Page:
26 posts / 0 new
Last post
Posted on: Sun, 10/27/2013 - 2:19am
Sunshine5's picture
Offline
Joined: 05/22/2013 - 20:29

I was told by my doctor not to eat any peanuts when pregnant because of a possible connection to peanut allergies. So I had none. I formula fed my daughter and started her on baby food when she was about 5 months old. She had her first taste of peanuts just after her third birthday and went into immediate anaphylaxis. She is highly allergic to peanuts and many tree nuts and has a mild allergy to soy. I have always wondered if I had eaten nuts or breastfed if she would be allergic now. I know it's not my fault but I can't help but feel guilty somehow. But after reading these posts I see so many people who have breastfed and eaten peanuts while pregnant and still have allergic children. Who knows?

Posted on: Sun, 10/27/2013 - 3:20am
jap's picture
jap
Offline
Joined: 08/11/2013 - 08:33

Ok get this
In the uk food packets will actually have warnings on saying not suitable for pregnant women, contains peanuts + same for breastfeeding.
Why do i mention this ?? , you have to think outside of the box, all the comments regards the American society or Pediatric society, why don't you investigate what other world countries recommend ? I will tell you that the usa is far behind when it comes to peanut in most aspects, Canada has a much more restaurant friendly allergy program. Bottom line if you are pregnant or breastfeeding how bad do you really need that peanut.? Maybe coincident but are daughter is greater than 100 out of 100 for peanut allergy , coincidentally my wife ate a peanut butter sandwich almost daily while pregnant ??? , food for thought.So do some research on what they are recommending in the uk and other countries you might be surprised.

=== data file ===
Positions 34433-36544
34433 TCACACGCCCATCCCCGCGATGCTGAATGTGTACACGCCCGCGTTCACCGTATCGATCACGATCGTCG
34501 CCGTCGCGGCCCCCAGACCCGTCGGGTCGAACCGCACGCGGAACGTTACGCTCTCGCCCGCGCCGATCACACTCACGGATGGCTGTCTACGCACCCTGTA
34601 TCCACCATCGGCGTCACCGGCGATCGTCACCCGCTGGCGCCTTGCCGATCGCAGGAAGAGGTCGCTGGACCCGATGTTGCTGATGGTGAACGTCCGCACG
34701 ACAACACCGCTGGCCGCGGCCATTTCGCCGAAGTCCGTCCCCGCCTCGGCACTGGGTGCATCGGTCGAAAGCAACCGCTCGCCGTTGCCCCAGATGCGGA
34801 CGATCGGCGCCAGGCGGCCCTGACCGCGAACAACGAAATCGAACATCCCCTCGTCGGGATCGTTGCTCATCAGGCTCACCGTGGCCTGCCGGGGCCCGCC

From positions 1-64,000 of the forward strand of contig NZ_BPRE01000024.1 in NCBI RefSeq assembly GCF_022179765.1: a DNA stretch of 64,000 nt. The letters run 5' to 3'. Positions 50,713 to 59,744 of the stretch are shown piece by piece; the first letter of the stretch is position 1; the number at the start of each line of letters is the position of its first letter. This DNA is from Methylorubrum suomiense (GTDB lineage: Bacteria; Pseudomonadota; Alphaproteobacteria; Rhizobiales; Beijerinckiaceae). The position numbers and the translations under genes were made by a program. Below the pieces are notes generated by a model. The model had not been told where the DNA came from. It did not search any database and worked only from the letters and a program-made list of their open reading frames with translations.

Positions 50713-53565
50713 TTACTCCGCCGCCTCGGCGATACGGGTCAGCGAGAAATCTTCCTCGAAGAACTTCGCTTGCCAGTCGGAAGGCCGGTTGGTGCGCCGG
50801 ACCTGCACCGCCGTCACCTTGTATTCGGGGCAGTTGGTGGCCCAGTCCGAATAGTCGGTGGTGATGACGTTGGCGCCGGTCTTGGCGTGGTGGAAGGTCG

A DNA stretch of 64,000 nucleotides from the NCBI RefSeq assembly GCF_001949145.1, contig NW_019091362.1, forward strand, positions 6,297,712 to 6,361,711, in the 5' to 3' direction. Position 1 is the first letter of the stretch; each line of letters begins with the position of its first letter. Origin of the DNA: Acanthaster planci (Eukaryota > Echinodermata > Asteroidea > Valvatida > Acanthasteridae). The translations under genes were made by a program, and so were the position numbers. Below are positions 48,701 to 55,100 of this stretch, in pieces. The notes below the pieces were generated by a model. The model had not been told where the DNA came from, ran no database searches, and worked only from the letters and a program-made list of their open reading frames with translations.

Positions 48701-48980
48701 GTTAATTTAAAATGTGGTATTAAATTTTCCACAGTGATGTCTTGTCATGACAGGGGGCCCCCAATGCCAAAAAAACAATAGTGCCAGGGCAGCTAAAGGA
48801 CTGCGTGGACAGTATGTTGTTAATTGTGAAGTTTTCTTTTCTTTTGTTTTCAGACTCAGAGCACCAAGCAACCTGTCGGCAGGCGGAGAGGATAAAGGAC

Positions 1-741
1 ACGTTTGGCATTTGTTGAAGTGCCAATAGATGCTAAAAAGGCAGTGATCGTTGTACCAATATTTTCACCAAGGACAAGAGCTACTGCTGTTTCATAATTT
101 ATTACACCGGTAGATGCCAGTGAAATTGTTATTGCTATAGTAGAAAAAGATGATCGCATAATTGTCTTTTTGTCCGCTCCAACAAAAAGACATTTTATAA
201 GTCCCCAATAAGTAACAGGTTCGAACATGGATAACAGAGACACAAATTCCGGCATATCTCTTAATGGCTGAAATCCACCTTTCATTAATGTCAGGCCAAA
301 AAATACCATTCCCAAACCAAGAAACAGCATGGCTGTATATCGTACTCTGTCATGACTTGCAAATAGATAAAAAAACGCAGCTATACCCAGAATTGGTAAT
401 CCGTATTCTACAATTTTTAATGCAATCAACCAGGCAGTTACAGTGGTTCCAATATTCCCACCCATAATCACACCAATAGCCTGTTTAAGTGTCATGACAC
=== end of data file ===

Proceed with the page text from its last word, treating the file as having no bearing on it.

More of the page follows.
+++++++++++++++++++++++++++++++++++++++++++
Okay, I just learnt that cheerios is now manufacturing peanut cheerios. They used to be a healthy snack for kids and children carried them in cartoons as travel snacks. Obviously kids will accidentally be exposed to them as toddlers will share and the color is almost the same. Sooner or later somebody will die from this accident waiting to happen. Poptarts have numerous flavors, and they are smart enough not to have a peanut flavor. The American Peds does not recommend peanut under age of 4. So much for the healthy company, not to mention the salt and fat. I urge you to call the cheerios company as I did and voice your concern, get friends and relatives all over to the usa and maybe enough complaints will change their mind, tell them you will boycott their brand.
Number is 1-800-248-7310 between (7:30 a.m. - 5:30 p.m. CT, weekdays)
Say cherio to Cherios, Cherio off to eat a bowl of Corn Flakes.
Julian

Posted on: Sun, 10/27/2013 - 3:20am
thekilij's picture
Offline
Joined: 03/27/2011 - 09:35

My daughter has a severe peanut and tree nut allergy, and has a "mild" allergy to dairy.